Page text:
Eating a healthy and varied diet is recommended to help keep your joints healthy and strong. An inadequate intake of certain nutrients, including calcium, vitamin B-12, vitamin D and vitamin C, may impair joint health and lead to weakness. Consult your doctor if you're concerned about your joints.
Calcium for Bones and Joints
Not getting enough calcium in your diet can affect bone health and lead to osteoporosis. Poor bone health and strength may have an impact on joint strength. Many Americans have a difficult time meeting their calcium needs, including children, teen girls and older men and women, according to the Office of Dietary Supplements. For overall health, especially bone health, you need 1,000 to 1,200 milligrams of calcium a day. Dairy foods, fortified plant milk, tofu, sardines with bones and turnip greens all make good choices to get more calcium in your diet to promote joint health and strength.
Vitamin D is also important for bone health, and not getting enough in your diet can lead to a condition called osteomalacia, which is an inadequate mineralization of your bones. Symptoms of osteomalacia include joint pain and tenderness and muscle weakness. Fortified milk, along with eggs, fatty fish such as salmon, egg yolks, and fortified breakfast cereals are all good sources of vitamin D. Your body also makes vitamin D through sun exposure. However, too much sun exposure can be dangerous, and this may not be the best way for you to meet your needs. Consult your doctor to discuss the safest way for you to get vitamin D.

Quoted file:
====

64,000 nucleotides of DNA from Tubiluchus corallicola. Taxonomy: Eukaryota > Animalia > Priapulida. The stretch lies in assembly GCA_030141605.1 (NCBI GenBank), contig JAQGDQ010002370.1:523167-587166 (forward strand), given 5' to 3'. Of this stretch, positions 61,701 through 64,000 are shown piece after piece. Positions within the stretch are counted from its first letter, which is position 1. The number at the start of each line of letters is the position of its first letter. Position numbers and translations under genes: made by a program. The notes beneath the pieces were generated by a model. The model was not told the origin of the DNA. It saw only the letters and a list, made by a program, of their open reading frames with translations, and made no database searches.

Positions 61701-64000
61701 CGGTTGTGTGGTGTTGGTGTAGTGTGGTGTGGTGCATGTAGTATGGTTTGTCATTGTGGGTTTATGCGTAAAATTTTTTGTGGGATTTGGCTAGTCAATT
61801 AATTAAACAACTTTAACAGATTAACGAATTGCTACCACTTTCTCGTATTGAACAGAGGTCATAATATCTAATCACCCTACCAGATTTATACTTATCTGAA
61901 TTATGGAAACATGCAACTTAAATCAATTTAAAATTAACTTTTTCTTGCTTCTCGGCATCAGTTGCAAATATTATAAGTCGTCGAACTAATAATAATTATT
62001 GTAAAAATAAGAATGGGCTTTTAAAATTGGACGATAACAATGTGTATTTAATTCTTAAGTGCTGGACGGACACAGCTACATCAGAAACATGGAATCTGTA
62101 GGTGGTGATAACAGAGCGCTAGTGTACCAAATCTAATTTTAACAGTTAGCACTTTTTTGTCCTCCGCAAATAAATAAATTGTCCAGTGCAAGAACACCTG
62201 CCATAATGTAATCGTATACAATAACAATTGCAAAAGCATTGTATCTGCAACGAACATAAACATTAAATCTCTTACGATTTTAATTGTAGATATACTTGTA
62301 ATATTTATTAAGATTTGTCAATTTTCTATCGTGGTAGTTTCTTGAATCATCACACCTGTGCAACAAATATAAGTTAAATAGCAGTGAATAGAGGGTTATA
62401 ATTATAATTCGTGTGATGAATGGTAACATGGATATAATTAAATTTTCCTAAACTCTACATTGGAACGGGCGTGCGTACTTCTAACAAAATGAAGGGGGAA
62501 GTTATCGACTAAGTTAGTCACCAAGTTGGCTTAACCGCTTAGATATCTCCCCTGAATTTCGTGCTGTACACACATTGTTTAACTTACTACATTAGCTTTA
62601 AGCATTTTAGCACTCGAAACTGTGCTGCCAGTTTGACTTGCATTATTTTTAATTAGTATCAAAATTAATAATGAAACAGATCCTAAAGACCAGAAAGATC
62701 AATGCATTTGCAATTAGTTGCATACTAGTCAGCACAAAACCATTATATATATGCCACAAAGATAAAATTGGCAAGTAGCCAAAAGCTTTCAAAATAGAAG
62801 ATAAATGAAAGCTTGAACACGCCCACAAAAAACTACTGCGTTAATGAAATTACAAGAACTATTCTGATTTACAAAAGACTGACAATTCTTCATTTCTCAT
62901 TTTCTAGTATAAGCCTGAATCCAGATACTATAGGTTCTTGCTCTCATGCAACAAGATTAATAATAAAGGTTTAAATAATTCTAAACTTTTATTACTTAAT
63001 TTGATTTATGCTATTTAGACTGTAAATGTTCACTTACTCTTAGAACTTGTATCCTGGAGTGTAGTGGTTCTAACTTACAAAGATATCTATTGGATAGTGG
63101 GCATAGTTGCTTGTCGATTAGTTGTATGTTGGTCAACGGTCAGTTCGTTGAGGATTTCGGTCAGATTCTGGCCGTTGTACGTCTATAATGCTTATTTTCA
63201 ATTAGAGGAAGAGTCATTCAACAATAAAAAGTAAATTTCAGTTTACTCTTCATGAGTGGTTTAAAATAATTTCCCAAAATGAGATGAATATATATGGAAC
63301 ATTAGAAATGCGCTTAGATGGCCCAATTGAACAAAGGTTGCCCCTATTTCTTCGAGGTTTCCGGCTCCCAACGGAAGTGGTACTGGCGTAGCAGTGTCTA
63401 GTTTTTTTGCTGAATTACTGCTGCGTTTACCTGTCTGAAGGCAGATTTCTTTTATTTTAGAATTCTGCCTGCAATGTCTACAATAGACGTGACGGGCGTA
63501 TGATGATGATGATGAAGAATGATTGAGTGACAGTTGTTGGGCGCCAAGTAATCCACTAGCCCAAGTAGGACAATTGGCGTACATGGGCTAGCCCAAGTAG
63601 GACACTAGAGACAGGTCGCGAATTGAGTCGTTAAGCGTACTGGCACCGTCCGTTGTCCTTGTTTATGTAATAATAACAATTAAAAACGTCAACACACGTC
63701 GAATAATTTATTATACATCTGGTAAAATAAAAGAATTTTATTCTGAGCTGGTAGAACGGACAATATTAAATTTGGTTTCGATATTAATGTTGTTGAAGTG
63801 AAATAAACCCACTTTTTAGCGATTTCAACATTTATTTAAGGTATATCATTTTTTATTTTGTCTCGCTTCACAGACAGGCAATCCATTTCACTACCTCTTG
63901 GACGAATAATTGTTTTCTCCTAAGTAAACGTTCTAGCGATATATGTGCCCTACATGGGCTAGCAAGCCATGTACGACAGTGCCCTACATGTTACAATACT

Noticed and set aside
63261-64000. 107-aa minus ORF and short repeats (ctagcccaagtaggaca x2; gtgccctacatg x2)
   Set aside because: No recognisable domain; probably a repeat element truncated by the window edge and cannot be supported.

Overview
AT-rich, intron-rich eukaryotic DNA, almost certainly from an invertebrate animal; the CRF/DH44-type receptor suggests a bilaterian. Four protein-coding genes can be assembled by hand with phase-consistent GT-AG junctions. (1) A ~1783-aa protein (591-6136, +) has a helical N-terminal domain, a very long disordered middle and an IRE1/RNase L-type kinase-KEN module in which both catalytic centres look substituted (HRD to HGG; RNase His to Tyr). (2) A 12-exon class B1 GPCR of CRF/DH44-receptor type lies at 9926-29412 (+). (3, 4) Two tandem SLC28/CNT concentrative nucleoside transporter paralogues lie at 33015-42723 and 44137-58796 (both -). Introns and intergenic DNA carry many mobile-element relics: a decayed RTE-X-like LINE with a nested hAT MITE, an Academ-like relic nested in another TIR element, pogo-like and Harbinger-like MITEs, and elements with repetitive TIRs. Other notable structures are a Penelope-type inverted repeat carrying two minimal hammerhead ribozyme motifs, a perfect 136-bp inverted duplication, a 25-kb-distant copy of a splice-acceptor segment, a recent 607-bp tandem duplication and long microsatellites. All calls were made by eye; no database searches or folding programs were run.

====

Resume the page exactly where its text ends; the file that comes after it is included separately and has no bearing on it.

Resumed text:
A deficiency in vitamin B-12 can cause a number of health problems, including joint pain and weakness, as well as imbalance. You need vitamin B-12 to make red blood cells, nerves and DNA. The two most common causes of vitamin B-12 deficiency include a vegetarian diet and weight-loss surgery, according to Harvard Health Publications. That's because animal foods are the only natural source of vitamin B-12 and certain digestive conditions, such as acidity in the stomach, are necessary for absorption. You need 2.4 micrograms of vitamin B-12 a day. In addition to animal foods, you can also get more vitamin B-12 by including fortified plant milk or cereal. Consult your doctor if you think you need to take a supplement.
Cartilage is a component of joints that helps the bones slide over each other without causing pain. Vitamin C is essential for the health and maintenance of cartilage. Although a deficiency in vitamin C is rare, according to the University of Maryland Medical Center, severe deficiency can lead to a condition called scurvy, which can lead to general weakness. To get your vitamin C for healthy joints, include oranges, grapefruit, watermelon, broccoli, leafy greens and tomatoes in your diet.
- National Institute of Arthritis, Musculoskelatal and Skin Diseases: Healthy Joints Matter
- Office of Dietary Supplements: Calcium
- Harvard Health Publications: Vitamin B-12 Deficiency, Sneaky and Harmful
- Patient: Vitamin D Deficiency Including Osteomalacia and Rickets
- University of Maryland Medical Center: Vitamin C
- MedlinePlus: Scurvy